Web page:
A Softer and Gentler ICC
The ICC, at least its face of ICC in Nairobi, is changing. Gone are the days when representatives of the ICC strode on the Kenyan stage with swagger and bluster threatening to bring order and justice. Gone are the nearly daily pronouncements of a latter day Proconsul come to put order in an errant colony. Of course every Kenyan knows that the ICC is still working on what is left of the Ocampo Six affair, but that work is being done with few headline-grabbing theatrics. The sound and the fury have been toned down. Now and then, one reads in the newspapers that a member of the ICC team has been re-assigned with no fanfare - almost as if it is simply a rotation after a tour of duty: all perfectly routine and normal. Slowly, almost imperceptibly, the face of the ICC in Nairobi is being changed to make it softer, gentler, familiar and even home-grown.
As this change of actors after the play has started goes on, Kenyans can’t help but notice that the emerging line-up of legal minds that are being assembled to handle the cases arising from the Ocampo Six has almost a Third World appearance. An Asian expert is quietly brought in. An African legal scholar is quietly introduced. The objective of this exercise is clear: The ICC is being repackaged to make it more palatable to Kenyans.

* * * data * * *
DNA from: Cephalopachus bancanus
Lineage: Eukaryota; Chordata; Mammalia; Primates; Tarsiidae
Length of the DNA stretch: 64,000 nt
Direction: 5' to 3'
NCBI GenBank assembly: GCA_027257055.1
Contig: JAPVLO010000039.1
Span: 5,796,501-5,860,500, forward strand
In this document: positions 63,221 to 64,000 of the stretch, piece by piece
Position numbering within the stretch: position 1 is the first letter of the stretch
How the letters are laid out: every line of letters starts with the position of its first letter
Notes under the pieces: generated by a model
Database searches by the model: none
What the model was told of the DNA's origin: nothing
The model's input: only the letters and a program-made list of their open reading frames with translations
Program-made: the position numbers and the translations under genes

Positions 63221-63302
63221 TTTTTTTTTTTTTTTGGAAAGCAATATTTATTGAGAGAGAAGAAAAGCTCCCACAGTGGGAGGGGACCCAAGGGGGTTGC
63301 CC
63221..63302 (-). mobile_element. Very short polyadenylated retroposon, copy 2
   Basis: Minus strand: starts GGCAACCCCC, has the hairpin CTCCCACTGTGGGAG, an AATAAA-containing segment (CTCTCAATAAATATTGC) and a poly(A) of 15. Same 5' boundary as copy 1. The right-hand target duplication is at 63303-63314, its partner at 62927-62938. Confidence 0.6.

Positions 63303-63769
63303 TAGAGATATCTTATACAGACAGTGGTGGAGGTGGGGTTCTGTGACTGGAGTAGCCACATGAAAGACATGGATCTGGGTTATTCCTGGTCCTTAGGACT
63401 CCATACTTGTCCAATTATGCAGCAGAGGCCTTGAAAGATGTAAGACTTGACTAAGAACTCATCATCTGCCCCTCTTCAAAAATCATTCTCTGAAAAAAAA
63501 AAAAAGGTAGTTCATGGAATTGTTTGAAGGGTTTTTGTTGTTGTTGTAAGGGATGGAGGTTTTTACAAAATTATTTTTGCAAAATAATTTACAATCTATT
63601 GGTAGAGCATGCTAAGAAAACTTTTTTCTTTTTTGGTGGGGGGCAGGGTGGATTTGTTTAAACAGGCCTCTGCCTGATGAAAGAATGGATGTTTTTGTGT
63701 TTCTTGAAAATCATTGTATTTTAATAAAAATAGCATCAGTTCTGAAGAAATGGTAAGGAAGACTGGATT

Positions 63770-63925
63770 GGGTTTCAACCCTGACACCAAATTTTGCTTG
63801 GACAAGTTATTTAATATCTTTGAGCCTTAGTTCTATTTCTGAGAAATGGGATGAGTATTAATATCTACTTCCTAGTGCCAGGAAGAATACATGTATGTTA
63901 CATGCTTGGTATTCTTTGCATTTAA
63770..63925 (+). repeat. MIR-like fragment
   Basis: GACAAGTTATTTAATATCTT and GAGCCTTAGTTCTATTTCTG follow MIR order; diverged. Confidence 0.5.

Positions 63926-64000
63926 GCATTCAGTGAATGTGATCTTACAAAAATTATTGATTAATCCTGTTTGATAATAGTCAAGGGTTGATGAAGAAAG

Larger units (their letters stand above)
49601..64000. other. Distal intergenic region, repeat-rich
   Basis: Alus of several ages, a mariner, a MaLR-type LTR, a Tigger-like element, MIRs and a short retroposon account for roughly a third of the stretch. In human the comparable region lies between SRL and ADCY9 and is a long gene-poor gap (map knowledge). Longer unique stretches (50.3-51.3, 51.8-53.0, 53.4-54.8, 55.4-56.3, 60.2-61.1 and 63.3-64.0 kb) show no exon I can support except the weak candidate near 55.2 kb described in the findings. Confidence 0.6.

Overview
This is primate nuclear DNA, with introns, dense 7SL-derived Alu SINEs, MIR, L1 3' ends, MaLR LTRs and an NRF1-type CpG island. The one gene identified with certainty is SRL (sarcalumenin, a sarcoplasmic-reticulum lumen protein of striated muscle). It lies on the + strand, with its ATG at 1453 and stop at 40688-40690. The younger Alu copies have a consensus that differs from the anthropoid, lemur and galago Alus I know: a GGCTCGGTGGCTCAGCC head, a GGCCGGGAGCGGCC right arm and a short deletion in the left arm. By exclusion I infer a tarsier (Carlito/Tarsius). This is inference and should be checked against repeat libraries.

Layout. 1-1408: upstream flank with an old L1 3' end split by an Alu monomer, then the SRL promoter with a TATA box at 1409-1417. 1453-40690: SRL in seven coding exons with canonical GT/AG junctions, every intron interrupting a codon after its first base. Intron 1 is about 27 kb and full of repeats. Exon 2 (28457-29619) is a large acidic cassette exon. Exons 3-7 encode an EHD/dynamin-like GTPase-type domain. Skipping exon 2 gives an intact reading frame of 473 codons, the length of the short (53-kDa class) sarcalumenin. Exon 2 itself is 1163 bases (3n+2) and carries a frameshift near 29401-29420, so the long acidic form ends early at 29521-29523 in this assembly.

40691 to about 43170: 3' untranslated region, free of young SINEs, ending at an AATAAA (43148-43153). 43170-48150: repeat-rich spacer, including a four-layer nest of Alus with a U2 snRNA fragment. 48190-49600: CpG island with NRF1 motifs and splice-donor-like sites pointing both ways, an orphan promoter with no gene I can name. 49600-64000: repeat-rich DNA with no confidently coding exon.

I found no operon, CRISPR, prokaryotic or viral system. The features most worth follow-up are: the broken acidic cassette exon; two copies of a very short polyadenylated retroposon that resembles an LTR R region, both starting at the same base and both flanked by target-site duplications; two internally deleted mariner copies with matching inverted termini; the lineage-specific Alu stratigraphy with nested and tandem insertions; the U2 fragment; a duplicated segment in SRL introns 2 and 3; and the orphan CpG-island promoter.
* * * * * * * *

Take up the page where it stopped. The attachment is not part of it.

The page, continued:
Fortunately, it is ultimately difficult to deceive Kenyans. Whether the ICC is given a new face or encouraged to work away from the limelight, the fundamental issue remains: some of those who were central to the planning and execution of violence in 2007-2008 are still walking free in Kenya. The Ocampo Six list never passed a common-sense test. Unless the ICC is willing or able to address this fatal flaw in its case, no amount of window dressing can save it. A wolf in a sheep’s skin is just as vicious. Leaving out the true perpetrators of the 2007-2008 violence will make Kenyans even more cynical than they are and it will not bring justice to the IDPs.
Credit should be given to the African leaders who initially committed the continent to support the ICC when the institution was created. But almost on its maiden voyage, the ICC floundered. In Kenya it sanctioned impunity by compiling a list, that was ‘balanced’ rather than one consisting of the masterminds of the 2007-2008 violence. We should also credit African leaders for their courage in acknowledging that the institution they thought would stop crimes against humanity on the continent has failed. Let us encourage our African leaders to complete the ongoing work of creating an African institution that can do what the ICC was supposed to do but failed.
By Githua Kariuki
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